>> Vivid brushstrokes telling a dark story. Syrian children displaced by violence painting the lives they've grown up knowing. But is a shopping mall in China the right place to get their message across?>> I'm Anita Lee in Shanghai, where an organization called Chinese Initiative on International Law is using art made by young Syrian refugees to highlight the migrant crisis in Europe.
China wants to play greater role in global affairs, but it hasn't opened it's doors to a single middle Eastern refugee. Part of the problem here is it's out of sight, out of mind to many Chinese, that war-torn part of the world and its issues are simply too far away.
China may not have a shining record when it comes to refugees, but Amnesty International actually ranks it number one for welcoming them. Based on a survey asking people how willing they would be to embrace them. Exhibit Curator Liu Yiqiang says this could be down to a crucial misunderstanding.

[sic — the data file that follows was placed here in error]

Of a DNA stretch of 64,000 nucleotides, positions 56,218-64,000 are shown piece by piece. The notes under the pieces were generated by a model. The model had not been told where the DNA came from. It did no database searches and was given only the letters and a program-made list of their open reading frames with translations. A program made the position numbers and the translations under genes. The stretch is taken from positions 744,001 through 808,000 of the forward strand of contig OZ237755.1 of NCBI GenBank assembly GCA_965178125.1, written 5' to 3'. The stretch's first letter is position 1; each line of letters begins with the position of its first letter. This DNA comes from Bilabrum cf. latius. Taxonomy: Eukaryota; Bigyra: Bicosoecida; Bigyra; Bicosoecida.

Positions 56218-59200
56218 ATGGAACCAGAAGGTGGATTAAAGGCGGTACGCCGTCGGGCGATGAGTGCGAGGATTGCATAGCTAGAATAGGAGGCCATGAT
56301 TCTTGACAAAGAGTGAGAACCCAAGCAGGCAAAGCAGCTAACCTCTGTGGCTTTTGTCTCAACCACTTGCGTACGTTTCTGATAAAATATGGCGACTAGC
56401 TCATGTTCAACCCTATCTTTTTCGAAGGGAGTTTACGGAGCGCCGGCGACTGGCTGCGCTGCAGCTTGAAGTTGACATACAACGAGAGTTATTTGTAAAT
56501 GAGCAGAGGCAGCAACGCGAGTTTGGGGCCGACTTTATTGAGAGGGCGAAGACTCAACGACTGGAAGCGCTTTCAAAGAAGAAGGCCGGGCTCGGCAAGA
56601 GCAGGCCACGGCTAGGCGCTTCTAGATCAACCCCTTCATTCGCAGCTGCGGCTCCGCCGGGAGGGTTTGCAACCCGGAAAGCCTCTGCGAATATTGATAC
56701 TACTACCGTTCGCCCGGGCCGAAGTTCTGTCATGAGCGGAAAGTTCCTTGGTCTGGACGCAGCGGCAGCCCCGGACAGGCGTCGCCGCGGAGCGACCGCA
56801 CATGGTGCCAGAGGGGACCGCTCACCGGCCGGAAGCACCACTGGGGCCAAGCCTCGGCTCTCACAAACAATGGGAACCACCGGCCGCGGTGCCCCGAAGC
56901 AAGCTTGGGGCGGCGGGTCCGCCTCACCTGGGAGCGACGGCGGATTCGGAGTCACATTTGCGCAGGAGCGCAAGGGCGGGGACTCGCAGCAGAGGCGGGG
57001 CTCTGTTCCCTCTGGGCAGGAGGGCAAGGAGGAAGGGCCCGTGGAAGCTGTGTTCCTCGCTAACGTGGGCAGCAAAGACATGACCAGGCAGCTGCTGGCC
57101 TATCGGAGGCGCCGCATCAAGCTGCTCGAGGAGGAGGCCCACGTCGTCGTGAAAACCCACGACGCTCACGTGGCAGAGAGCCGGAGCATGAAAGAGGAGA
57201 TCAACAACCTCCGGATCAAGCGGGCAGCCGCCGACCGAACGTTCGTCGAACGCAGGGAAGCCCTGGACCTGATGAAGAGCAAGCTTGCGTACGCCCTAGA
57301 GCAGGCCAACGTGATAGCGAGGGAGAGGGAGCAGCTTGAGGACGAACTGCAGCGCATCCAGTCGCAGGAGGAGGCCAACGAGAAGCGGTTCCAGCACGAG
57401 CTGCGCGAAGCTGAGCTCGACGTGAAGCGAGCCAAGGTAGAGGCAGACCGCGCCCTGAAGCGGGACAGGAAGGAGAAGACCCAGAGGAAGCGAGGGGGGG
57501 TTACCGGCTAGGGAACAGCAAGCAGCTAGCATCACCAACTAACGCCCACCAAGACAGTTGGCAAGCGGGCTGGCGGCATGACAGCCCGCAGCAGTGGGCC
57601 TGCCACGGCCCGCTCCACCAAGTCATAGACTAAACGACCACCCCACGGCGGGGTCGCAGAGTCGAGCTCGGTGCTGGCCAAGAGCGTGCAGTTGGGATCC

>> The word refugee can be translated different ways in Chinese. The amnesty survey likely used a word that made people think of something like local victims of a flood, rather than people forced out of their country by war.>> A state media survey says less than 10% of Chinese people would welcome foreign refugees.
But really the numbers are irrelevant, because China actually has no legal framework to support them. It's an uphill battle, but Liu says using art is better than nothing.>> I don't have any real answers, I just hope what we're doing now will encourage more Chinese people to help a little.
And then maybe there will be a turning point in the crisis.>> Liu hopes to auction off the art and use the money to send Chinese volunteers to teach in Turkey, giving young Syrians there a shot at a brighter future.